Today is the International Day for Women and Girls in Science- AKA Women In Science Day! To celebrate this, I was lucky enough to interview Dr Merritt Moore, who is a professional ballerina, as well as being an inspirational physicist! She has researched at world renowned universities Oxford and Harvard, danced with the Norwegian, Zurich, and English National Ballet, as well as being featured in Goodnight Stories for Rebel Girls, Forbes 30 under 30, and now Never Trust An Atom! You may also recognise her from her appearance on the 2017 BBC series, “Astronauts: Do You Have What It Takes?”, which gave a valuable insight into the skills required to become an astronaut!
You have recently been appointed Artist in Residence at the Harvard Art Lab- What does this involve?
So my artist residency what it involves is creating a duet between a human and an industrial robot, which will hopefully later be choreographed by AI. The robot is from Universal Robotics and my collaborator is Alice Williamson. At the moment we are working on the artistic component of can we make this cold steel rod emotive and human and emotional and creative- all of the senses that it would if it were two humans dancing together.
How did you get to your current position?
In terms of my journey, I started dancing at 13, which is quite late, and I started physics when I was 17, which is also quite late, and even though I was the worst one in the room when I started, I continued to pursue these two fields separately. I just continued them because I loved it so much, but I never really merged the two (ballet and physics) together. Then two years ago I finished my PhD in Physics and there was a moment where I just realised everyone had been saying I could only do one or the other, and after 10 years of having pursued both separately, I just thought why can’t I try to integrate them together? So now to be at the Art Lab with my pointe shoes and physics hat? It’s such a dream!
How did you decide what you wanted to research?
So when I was at Harvard I studied condensed matter, and I then heard that it was better known for its graduate program, so I tried to join one even though I was an undergrad! So I went and met a professor (Charlie Markus) who was in condensed matter and he let me join the group, where I took part in a letter project there. Then when I was applying to Grad School I wanted to know more about other fields of physics so I applied for Quantum Optics and I went to the University of Oxford under the guidance of Professor Ian Walmsley. I had tried Particle Physics before these two but I found the groups too large- I prefer being in a lab by myself, so I gravitated towards Quantum Optics/Condensed Matter where your lab may be large and social but your projects are smaller.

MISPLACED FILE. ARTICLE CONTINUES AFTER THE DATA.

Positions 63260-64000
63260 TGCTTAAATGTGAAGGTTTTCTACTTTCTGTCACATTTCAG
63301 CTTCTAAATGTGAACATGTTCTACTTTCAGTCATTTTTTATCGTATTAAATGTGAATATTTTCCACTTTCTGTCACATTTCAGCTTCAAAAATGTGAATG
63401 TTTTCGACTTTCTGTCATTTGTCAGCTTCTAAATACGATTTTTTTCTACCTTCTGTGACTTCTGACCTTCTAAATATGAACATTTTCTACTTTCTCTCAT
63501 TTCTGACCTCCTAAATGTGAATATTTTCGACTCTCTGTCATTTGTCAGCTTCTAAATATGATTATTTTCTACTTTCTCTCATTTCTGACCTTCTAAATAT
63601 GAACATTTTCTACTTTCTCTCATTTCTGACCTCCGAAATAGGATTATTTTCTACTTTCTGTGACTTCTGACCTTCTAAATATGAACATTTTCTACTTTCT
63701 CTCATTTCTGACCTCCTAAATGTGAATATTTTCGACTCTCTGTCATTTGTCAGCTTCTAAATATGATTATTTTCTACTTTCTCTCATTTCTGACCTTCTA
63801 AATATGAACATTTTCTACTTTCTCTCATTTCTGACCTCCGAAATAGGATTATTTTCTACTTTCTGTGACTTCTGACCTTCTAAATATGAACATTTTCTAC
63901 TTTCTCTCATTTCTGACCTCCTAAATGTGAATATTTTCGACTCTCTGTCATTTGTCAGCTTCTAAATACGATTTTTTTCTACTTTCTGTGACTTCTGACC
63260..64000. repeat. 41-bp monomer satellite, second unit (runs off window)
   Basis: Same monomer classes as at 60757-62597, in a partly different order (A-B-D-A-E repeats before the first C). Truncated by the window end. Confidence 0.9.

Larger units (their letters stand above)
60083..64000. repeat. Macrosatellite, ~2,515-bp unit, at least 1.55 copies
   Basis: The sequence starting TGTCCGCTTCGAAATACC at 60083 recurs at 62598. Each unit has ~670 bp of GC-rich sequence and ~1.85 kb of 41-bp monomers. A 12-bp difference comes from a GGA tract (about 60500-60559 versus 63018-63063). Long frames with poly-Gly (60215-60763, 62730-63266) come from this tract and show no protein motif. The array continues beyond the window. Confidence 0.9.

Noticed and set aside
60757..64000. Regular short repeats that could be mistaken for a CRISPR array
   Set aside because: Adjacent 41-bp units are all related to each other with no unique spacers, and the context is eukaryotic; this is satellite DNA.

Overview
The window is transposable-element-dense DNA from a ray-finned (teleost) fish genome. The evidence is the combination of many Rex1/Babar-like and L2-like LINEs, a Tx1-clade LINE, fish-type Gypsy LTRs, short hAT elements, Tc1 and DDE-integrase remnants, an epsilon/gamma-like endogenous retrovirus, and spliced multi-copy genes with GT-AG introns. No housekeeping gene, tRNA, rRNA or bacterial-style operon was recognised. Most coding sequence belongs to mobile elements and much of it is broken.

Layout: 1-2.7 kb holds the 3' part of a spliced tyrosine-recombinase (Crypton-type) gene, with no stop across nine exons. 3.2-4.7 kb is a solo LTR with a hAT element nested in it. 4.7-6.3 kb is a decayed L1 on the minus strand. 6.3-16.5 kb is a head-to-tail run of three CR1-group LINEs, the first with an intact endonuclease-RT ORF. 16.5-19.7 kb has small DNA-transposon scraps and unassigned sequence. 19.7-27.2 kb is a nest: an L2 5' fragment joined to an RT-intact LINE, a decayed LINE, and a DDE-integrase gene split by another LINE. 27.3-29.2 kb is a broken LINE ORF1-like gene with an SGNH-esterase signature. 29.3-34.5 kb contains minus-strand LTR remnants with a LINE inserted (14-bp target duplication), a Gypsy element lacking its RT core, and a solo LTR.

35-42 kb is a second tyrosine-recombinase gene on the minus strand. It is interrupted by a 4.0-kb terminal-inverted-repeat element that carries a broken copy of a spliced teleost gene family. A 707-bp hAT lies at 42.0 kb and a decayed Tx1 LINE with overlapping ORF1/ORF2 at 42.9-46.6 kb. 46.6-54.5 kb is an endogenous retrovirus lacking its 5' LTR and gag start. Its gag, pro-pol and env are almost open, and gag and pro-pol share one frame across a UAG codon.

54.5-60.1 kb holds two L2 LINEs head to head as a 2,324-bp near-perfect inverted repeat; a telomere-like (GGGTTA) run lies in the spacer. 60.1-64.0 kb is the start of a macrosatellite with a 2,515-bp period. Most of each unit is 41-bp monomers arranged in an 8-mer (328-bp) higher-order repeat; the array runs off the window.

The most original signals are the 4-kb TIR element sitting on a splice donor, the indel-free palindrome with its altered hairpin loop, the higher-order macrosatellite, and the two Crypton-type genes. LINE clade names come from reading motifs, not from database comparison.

What’s the favourite thing you have researched over your career?
I’ve always loved how bizarre and intriguing the quantum phenomena were: how even though we don’t know how it works, we are still building all this technology from it!
What is the best thing about your job? What’s the hardest?
The best thing about being in a PhD is that it’s ‘never ever land’: you’re constantly playing with ideas or equipment, creating things and testing them out. It’s based on your own schedule and you get so much freedom- it’s absolutely wonderful. And now that I have merged it with dance, I definitely don’t have a typical job: it’s about what I’m creating and it’s so much fun.
The hardest part- I think its generally the same for everyone- is putting in hours and hours of time for days and years, without knowing if it is going to work out in the end. Especially with grad school is that there is no manual: how you graduate from a PhD is by doing something that no one has ever done before, so no one has instructions on how to do it. In that way, it’s incredibly daunting! That uncertainty and doubt, I find it incredibly difficult. And so that I have to figure out ways to overcome the anxieties that come with them, and making sure that I always give 100% so I won’t regret anything. Nothing is impossible, it just takes time!